“He tried to keep me down, but meanwhile I could see cars going by — but they couldn’t see me,” she continued.
That part of the bike trail is dark, she said, and while there were no obscuring bushes blocking them from the view from the road, it was dark enough that she felt she was nearly invisible.
As she struggled, she said, the man punched her a couple of times, splitting her lip (it required stitches) and blackening her left eye. But she punched back, a couple of times.
“I think he thought I was younger, and that I would maybe be a little bit more, I don’t know, submissive,” she said, adding that she did not detect the smell of alcohol during the attack, and that the man did try to put his hands down her pants once.
But, she continued, when she began “aggressively fighting back, he basically gave up and took off.”
She said the man did say some things during the attack.
“He said he had a knife, but he didn’t have it in his hand. I assumed he would try to stab me, but I think he didn’t have a knife. He was trying to scare me.”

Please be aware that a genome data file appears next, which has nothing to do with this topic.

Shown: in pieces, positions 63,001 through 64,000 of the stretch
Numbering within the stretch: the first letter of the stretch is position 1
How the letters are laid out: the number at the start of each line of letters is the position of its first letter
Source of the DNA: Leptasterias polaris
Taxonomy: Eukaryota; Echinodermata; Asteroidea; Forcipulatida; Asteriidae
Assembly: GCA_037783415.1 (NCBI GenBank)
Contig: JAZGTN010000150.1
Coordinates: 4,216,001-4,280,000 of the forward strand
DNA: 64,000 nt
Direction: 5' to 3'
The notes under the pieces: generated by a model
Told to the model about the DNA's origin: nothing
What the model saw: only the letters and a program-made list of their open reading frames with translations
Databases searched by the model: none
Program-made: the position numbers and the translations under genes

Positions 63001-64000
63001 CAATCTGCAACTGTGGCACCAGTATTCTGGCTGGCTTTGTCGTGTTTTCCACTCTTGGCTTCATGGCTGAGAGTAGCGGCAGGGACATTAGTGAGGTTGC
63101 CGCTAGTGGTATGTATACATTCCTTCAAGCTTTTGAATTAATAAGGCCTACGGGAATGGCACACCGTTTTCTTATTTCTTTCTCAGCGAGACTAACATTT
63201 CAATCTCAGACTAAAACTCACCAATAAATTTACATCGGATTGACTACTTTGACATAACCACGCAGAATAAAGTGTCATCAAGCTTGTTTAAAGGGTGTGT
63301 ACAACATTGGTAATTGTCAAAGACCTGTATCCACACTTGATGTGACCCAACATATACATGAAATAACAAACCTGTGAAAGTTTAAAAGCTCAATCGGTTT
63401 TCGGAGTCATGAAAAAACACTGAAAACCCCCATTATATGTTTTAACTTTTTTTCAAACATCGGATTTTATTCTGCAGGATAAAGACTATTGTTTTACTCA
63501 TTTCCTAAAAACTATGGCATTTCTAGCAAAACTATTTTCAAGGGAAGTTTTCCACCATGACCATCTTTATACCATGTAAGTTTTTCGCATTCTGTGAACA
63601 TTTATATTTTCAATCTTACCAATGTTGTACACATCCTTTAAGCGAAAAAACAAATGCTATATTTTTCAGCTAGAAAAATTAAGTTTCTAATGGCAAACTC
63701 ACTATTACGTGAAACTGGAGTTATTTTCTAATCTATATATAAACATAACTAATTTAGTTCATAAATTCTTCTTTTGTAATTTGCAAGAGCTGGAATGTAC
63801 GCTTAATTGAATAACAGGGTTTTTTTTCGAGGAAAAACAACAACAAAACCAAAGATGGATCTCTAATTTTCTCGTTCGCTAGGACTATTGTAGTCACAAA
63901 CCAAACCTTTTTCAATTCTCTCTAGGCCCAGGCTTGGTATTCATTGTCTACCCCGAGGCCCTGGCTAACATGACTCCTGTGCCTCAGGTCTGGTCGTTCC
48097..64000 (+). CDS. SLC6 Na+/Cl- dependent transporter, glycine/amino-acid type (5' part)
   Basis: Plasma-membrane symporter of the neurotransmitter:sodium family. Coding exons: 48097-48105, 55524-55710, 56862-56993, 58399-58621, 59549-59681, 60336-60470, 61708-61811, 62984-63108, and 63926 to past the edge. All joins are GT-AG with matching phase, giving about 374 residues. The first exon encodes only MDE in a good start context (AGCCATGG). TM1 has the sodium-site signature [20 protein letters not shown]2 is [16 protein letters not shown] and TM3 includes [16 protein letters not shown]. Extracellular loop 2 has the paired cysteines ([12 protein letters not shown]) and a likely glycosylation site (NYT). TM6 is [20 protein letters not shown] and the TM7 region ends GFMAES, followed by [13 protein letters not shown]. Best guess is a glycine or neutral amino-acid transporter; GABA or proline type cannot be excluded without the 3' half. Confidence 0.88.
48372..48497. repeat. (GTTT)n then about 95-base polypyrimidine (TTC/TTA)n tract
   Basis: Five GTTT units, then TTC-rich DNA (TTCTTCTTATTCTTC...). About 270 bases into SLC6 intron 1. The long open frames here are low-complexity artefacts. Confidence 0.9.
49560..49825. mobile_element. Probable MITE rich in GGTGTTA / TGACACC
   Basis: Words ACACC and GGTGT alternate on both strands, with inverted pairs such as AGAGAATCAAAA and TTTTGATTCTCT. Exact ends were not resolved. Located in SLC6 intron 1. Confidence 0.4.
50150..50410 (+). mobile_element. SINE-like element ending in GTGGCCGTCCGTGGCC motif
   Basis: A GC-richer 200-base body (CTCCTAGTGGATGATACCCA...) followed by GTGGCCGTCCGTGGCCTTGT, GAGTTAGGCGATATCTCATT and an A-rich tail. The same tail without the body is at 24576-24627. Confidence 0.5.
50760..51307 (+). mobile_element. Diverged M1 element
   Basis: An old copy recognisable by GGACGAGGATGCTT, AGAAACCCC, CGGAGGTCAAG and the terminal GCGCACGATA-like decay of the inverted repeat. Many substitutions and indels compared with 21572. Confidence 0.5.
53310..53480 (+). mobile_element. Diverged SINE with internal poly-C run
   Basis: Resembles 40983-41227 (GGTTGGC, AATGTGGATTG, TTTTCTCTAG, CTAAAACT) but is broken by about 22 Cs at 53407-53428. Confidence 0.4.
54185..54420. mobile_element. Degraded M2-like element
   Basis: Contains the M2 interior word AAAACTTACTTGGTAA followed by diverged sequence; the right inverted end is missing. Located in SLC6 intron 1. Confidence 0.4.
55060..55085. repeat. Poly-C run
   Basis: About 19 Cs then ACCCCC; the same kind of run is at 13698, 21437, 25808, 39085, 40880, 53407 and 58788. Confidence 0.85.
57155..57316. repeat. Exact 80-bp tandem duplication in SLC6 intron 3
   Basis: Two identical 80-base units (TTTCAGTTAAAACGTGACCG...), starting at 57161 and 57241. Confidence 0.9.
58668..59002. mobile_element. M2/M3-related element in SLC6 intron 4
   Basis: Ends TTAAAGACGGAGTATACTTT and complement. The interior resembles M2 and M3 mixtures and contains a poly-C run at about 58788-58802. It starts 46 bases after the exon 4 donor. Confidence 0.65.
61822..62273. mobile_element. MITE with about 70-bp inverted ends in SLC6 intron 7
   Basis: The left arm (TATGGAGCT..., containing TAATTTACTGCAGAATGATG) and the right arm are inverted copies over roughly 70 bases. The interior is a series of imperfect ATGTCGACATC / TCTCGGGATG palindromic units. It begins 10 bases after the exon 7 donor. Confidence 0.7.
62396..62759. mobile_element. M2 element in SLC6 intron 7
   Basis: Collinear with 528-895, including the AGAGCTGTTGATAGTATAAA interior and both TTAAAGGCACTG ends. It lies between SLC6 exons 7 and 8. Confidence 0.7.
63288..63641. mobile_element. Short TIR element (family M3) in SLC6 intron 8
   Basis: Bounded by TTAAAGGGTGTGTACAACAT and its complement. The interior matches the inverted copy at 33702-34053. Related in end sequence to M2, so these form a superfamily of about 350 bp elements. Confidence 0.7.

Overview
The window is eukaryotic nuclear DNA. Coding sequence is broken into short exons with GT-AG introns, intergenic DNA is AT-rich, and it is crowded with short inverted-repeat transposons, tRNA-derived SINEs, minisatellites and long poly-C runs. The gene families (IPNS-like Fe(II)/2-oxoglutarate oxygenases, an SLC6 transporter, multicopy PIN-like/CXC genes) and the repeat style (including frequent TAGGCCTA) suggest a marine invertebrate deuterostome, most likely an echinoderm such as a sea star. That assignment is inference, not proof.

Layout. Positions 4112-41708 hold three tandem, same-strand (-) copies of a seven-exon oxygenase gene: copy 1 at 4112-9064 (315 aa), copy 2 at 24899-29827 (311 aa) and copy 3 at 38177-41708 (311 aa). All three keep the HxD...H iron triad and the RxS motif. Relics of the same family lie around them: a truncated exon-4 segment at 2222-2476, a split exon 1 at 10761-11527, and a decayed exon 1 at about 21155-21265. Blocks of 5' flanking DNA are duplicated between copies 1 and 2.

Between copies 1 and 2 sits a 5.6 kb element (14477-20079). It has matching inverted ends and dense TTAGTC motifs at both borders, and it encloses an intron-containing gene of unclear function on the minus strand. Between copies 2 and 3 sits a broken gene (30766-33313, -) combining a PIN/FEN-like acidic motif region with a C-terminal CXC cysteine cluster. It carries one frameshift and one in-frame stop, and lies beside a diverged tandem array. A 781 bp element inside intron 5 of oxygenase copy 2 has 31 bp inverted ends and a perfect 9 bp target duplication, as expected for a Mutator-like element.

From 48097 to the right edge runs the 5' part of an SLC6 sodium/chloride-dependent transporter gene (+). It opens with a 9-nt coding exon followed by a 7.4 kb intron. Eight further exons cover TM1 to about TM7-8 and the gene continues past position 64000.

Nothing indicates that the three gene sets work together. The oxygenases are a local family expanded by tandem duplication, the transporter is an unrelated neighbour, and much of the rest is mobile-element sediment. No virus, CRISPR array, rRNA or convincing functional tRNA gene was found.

When he ran off, she discovered later, he dropped her phone, which she and her boyfriend found the next day.
“I know that he was Hispanic,” she recalled, “because his accent was pretty thick and noticeable, so I attempted to speak to him in Spanish. I don’t know a whole lot, but I was, like, maybe he’ll let me go. That didn’t really seem to help.”
She described her assailant as about five-feet, five-inches tall, wearing a dark pullover, “like a hoodie type thing, and shorts, and he was wearing, like, slip-on sandals, like flip-flops but kind of like slippers, without the toe.”
And her description, she said, has led to some of her friends saying they think they have seen him around town, and would recognize him again.
But police have found no clues to who the man is or where he is from.
Police Chief Gene Schilling told The Sopris Sun that his department has sent DNA samples from “a couple of people of interest” to the Colorado Bureau of Investigation for analysis and possible identification.
But he said that as of Monday, the police had no suspects in mind.
Sexual assaults rare?
Although Crampton and others have said they believe sexual assaults of this type are uncomfortably common in Carbondale, Schilling said his office knows of only two sexual assaults on women, by strangers, in the past couple of years.